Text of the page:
Tuesday, May 24, 2005

Anti-depression implant?

The U.S. Food and Drug Administration may soon approve a medical device that would be the first new treatment option in the United States for severely depressed patients in a generation, despite the misgivings of many experts who say there is little evidence that it works.

The pacemaker-like device, called a vagus nerve stimulator, is surgically implanted in the upper chest. Its wires are threaded into the neck, where it stimulates a nerve leading to the brain.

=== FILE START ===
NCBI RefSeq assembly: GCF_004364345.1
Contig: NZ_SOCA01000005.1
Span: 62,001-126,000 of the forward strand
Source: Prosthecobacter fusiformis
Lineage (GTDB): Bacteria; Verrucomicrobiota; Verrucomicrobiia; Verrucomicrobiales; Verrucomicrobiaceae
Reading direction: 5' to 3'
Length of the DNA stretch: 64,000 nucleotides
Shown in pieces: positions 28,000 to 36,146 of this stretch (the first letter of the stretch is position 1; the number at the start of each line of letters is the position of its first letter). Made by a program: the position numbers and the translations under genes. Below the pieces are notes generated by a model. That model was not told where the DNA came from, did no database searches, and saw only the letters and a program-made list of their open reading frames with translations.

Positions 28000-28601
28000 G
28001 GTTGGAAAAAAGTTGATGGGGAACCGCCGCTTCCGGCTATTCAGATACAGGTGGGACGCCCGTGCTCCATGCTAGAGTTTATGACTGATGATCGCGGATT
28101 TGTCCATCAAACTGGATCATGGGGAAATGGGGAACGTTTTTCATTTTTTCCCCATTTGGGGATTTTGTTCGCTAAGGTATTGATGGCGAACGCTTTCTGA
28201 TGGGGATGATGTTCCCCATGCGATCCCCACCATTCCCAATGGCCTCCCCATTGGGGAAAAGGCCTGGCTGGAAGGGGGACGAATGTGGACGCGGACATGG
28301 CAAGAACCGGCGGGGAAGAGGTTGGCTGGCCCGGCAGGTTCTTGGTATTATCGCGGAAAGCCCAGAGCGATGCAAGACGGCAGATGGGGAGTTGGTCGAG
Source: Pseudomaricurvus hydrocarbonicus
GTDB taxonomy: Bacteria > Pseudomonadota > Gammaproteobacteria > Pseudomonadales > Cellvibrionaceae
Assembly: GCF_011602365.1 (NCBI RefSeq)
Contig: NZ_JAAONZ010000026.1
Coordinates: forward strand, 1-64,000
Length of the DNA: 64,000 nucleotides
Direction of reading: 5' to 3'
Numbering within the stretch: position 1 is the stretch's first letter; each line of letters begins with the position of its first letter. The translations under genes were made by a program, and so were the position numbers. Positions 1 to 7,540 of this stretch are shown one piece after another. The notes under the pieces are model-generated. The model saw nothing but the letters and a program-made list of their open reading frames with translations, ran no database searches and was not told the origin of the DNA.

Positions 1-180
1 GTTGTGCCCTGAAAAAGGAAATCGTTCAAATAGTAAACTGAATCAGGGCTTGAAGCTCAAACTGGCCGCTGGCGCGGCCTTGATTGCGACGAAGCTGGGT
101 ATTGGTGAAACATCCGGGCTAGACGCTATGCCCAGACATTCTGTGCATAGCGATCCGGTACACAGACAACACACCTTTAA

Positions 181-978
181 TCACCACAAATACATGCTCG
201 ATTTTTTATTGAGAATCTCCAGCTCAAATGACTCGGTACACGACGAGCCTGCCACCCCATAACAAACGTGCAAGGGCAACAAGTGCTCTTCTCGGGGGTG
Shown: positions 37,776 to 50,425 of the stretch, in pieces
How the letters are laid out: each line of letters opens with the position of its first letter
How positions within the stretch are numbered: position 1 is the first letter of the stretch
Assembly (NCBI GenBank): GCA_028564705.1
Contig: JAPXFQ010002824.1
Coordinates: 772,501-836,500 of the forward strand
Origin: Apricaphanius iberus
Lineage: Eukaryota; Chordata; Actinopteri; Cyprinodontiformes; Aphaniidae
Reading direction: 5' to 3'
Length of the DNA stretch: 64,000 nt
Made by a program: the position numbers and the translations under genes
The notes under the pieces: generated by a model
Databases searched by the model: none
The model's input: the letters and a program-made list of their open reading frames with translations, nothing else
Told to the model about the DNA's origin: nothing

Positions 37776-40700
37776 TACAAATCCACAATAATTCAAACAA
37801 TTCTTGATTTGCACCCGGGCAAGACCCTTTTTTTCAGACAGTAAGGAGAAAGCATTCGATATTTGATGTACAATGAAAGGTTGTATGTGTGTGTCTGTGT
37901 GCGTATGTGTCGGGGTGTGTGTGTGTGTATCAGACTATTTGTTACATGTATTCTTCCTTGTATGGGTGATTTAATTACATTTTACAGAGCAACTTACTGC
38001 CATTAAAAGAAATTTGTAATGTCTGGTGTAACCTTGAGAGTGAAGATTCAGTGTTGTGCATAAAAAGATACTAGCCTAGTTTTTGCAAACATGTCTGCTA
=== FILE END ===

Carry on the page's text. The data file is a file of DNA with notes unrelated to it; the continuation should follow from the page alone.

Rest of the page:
It has been approved since 1997 for the treatment of some epilepsy patients, and the drug agency has told the manufacturer that it is now "approvable" for severe depression that is resistant to other treatment. But in the only rigorously controlled trial conducted so far in depressed patients, the stimulator was no more effective than sham surgery.

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